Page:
“44 Cookham Road” was a 1950’s asbestos fibro house on a quarter acre block in a suburb of old families and wide streets. The house was home.
It had a large front yard with a letter box that sat in a clump of ‘bird of paradise’ by the red and winding path that led to the front porch.
Houses in those days had a porch at the front and people were often found sitting out the front of their homes watching the world go by, kids played safely under the sprinklers on hot summers days, neighbours waived and called out to each other … a different time.
Stepping through the front door you found yourself in a short hallway that ended in the kitchen. Two bedrooms and the bathroom were to your left and the lounge room to the right. Beyond the kitchen was the enclosed back verandah and the third bedroom.
The kitchen, figuratively and literally formed the heart of this home.
My Nanna didn’t have a great deal and struggled to raise her four children on her own, the one thing she could give to them was a full tummy. Meals that were made with a lot of love, not a great deal of culinary pizzazz mind, but a lot of love!
At one end of the kitchen stood the refrigerator next to 4 tall cupboards, one housed the brooms, two the food and the fourth the plastics and medicines. If you stood facing that end of the kitchen half of the wall to your left was a blank wall painted pale green with the kitchen clock hung high on it. I learnt to tell the time on that clock.
The other half of the left hand side of the kitchen housed the stoves which were set into the kitchen fireplace. The old green wood fired stove with a cream door was the homes first stove. It was never used in my life time but my Mum often recites stories of getting home from school on a cold winter afternoon and being placed in front of that stove on a little stool to warm up and have her brownies or pikelets for afternoon tea.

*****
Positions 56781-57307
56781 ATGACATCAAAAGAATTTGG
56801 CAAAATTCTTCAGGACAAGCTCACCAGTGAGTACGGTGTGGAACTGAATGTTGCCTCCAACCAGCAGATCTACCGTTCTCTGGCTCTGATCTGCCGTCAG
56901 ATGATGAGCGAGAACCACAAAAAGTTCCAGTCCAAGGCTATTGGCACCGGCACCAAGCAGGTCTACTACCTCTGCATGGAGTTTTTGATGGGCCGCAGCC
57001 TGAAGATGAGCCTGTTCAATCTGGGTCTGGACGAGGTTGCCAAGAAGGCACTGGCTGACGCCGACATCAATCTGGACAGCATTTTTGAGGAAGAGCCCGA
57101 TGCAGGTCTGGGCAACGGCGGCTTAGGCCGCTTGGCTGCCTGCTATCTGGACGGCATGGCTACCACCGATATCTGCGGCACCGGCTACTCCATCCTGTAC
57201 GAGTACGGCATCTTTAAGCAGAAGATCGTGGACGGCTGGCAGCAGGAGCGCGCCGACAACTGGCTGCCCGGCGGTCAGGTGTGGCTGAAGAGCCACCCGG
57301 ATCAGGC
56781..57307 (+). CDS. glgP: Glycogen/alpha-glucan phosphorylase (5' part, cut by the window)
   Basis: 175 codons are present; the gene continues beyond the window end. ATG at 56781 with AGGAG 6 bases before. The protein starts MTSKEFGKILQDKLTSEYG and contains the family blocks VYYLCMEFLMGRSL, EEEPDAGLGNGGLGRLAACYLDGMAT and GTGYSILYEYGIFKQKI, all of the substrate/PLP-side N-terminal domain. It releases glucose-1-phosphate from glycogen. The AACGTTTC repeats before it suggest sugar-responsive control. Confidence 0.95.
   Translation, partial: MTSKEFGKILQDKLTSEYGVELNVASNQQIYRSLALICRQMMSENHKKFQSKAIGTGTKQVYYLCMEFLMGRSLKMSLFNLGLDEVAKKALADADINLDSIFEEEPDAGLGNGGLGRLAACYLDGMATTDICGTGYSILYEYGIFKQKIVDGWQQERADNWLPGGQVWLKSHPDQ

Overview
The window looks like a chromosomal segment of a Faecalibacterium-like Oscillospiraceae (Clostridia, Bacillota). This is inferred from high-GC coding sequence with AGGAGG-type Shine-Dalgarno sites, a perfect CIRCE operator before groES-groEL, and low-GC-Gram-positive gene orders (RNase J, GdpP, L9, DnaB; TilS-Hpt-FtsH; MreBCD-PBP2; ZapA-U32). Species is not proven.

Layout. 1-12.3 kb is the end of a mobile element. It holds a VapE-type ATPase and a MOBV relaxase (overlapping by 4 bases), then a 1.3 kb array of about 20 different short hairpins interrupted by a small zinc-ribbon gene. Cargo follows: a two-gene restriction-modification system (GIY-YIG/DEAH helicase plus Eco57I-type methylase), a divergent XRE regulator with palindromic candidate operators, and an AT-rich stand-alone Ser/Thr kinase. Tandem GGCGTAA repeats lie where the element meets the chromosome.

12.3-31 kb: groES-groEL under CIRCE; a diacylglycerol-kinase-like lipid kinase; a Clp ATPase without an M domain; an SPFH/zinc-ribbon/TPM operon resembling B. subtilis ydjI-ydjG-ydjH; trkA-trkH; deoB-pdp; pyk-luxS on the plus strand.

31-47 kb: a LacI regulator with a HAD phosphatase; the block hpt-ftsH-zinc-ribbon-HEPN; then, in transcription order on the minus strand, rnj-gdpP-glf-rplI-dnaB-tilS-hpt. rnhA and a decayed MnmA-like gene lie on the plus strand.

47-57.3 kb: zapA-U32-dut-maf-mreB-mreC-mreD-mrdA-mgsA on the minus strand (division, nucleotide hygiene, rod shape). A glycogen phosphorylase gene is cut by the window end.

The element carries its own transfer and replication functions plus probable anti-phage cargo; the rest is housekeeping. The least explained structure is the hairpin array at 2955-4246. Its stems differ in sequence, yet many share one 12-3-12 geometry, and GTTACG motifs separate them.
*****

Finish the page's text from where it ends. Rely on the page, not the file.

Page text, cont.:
Next to the old stove was the “modern” gas stove, which always had a tin kettle on top of it. Funnily enough my Mum still uses an old tin kettle on the stove to boil the water for her eighty five (and I am not exaggerating!) cups of tea per day. You would think she would have switched to a modern day faster machine given her requirements but sometimes the habits we form early on in life can evoke such warm memories and provide comfort that we continue them even if there might be a better way.
At the very opposite end to the fridge was a four seater kitchen table. For as long as I can remember everyone congregated at that kitchen table, be it Sunday afternoon tea or Sunday lunch roasts with extended family (I have no idea how we would all fit!), week night dinners, playing round after round of “uno” a card game I was obsessed with as a child, or various board games.
I have very fond memories of always finding Nanna seated at that table in the mornings when I got out of bed, usually completing a crossword puzzle or writing a list (perhaps where I get it from) and waiting to serve me jam and cheese on toast for breakfast. I know, right? But please, if you haven't tried it do me a favour and indulge yourself!